“Unless you know how to navigate it,” I said.

West looked up, then, both hands planted on the desk before him. “You know the way through Tempest Snare?”

I didn’t take my eyes from his as I unclasped my jacket and let it fall from my shoulders. It dropped to the floor, and I rolled up the sleeve of my shirt. The gnarled, puffed scar looked up at us, dark red in the lantern light. I set my arm on the table, lining it up over the map.

Paj pressed his fist to his mouth. “Are you telling me…?” Hamish shook his head, unbelieving.

I pointed to the farthest right point of the scar beneath my wrist. “It’s here.”

“What is? You still haven’t told us what’s down there,” Auster said. I swallowed hard. “The Lark.”

All at once, they collectively stepped back from the table, a hush falling over the cabin.

I put one finger on the center of the reefs and put the other in the sea above Jeval, repeating the words just as I’d heard Clove say them after the storm. “The storm that hit the Lark came from the north.” I pulled my finger down toward the reefs. “It pushed her into the reef, but then it turned.” I moved my finger that was on the reef back into the sea. “Then it shifted west. It dragged the ship here, before it sank. She’s there.” I stared at the small atoll sitting in the maze of reefs.

Hamish looked up at West over the lenses of his spectacles. “If we do this, that’s it. Our ties with Saint will be cut for good.”

“He could come after us.” Paj looked worried. “He won’t.” I paused. “The Lark belongs to me.” “Belongs to you? How?”

“He gave it to me.”

“He gave it to you,” Auster repeated.

“It’s my inheritance.”

They all stared at me. Everyone but West. “It’s only forty or fifty feet down.”

West was quiet, his eyes still running over the map. “I can get us through,” I said. “I know I can.”

“All right,” West finally said, and the others looked relieved, a nervous smile on each of their faces. “We’ll dredge the Lark and sell what we can in Dern to fill our hull with coin. Then we come back to Ceros and give it to Saint to pay for the Marigold.”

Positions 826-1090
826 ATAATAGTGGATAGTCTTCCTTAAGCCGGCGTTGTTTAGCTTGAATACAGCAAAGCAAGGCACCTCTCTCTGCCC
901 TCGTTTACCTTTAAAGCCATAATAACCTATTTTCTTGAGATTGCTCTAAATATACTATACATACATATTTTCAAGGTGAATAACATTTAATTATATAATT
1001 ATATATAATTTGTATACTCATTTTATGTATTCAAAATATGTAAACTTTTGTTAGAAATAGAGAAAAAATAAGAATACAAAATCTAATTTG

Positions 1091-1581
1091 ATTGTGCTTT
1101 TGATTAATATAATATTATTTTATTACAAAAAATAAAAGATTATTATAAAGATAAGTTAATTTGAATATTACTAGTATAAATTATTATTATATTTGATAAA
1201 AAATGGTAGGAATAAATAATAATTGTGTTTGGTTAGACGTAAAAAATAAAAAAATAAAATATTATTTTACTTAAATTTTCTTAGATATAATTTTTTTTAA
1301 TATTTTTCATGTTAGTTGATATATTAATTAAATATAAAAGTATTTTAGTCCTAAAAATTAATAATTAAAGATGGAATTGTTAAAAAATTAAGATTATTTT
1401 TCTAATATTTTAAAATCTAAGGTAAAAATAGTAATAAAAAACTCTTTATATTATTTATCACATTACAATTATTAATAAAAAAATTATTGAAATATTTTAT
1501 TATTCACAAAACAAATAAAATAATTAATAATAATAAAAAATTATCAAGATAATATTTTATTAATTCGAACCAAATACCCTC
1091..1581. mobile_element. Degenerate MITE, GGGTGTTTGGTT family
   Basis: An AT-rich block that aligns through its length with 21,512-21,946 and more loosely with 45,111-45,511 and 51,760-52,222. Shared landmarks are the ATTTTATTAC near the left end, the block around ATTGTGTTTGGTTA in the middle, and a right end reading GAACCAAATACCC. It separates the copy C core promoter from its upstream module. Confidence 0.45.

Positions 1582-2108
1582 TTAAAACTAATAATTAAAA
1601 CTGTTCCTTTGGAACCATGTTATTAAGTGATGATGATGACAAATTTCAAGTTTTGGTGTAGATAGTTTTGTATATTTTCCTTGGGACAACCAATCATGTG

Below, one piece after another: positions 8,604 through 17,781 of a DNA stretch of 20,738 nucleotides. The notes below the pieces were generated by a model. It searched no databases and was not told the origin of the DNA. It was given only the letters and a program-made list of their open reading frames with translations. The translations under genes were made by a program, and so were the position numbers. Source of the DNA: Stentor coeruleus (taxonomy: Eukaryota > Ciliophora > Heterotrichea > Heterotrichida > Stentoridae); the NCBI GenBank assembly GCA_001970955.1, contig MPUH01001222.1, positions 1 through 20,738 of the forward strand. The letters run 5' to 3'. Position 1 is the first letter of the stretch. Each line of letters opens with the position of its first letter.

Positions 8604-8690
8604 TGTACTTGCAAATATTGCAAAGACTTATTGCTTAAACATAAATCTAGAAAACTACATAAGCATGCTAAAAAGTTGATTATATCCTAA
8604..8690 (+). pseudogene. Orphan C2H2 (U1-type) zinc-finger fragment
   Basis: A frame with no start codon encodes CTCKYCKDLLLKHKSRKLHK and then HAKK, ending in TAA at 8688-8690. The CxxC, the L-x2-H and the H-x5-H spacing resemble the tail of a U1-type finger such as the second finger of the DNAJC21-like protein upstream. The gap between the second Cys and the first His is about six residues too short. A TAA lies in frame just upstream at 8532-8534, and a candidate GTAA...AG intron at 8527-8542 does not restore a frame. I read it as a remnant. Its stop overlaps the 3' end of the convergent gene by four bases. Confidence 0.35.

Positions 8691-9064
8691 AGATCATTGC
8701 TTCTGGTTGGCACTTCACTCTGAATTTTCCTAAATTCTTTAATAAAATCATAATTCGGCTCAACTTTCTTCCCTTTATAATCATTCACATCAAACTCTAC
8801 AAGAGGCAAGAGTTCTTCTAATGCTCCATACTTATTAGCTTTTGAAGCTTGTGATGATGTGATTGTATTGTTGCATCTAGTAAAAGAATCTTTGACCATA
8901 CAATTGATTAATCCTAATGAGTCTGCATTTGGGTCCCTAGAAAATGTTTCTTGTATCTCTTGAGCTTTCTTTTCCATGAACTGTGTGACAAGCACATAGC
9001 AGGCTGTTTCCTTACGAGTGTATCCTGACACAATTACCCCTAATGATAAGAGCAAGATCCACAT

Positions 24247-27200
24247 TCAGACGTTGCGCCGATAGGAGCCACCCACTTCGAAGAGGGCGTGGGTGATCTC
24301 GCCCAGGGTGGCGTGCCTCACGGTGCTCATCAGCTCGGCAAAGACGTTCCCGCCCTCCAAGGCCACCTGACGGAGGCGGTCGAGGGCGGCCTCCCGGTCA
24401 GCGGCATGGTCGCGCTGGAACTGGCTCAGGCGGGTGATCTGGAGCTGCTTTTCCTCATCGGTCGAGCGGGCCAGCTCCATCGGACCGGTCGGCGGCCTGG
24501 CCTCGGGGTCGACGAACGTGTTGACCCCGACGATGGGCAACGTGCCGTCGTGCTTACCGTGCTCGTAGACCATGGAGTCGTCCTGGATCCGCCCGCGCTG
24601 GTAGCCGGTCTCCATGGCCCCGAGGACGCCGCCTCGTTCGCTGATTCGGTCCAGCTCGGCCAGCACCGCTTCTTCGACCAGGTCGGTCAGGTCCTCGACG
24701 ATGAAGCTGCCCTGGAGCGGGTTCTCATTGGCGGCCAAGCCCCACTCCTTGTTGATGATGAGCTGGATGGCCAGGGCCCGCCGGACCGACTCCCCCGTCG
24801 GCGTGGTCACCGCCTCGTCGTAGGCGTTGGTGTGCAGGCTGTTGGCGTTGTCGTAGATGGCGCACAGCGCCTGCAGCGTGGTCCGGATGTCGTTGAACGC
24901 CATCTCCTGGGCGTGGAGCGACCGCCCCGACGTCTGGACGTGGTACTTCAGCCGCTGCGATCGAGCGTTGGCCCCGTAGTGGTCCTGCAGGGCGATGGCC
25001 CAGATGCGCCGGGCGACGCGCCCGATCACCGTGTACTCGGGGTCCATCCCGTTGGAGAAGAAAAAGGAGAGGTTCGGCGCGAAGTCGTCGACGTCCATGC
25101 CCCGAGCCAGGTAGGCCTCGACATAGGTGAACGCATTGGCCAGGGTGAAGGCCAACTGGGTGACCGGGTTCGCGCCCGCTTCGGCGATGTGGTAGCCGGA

“If the sea demons don’t get us first,” Auster whispered, his smile spreading wider.

They’d crewed the ship for more than two years, but it had never been theirs. It never would be, if Saint had anything to say about it. He’d brought West on under the debt because he knew he’d never be able to pay it. He had no reason to think that he’d ever actually lose his shadow ship.

“We better get out of here before this whole damn city starts wondering what we’re up to.” Paj went for the door and Auster followed him.

“One-third,” West said, still looking at the map as the door closed. “All right. One-third to the Marigold’s ledgers and the rest—” “No,” he cut Hamish off, “she’ll take one-third.”

Hamish nodded.

“But why?” I asked. Taking one-third of the haul for myself meant after coin for the ledgers, only one-third would be left for the crew to split. It wasn’t fair.

“When we made the deal, you didn’t tell me it was your inheritance,” he said.

“You didn’t ask. It’s mine and I can use it however I want.” “You don’t have to do that,” Hamish said.

“Yes, I do.”

West let out a long breath. “You may never get another chance like this again, Fable.”

“I know. That’s why I’m not going to waste it.” I hoped he could hear what I wasn’t saying. That even though I’d said I didn’t owe him, I did. And I wanted to pay him back tenfold. “Two-thirds to the Marigold’s

ledgers, and we’ll split the rest between us. Evenly.” I rolled up the map and tucked it back into my jacket.

West’s eyes moved back and forth on mine, his jaw ticking like he was working up the courage to say something. But just as he opened his mouth, footsteps pounded on the deck, coming into the breezeway.

“West!” Willa appeared in the doorway, her eyes wide. “We’ve got trouble.”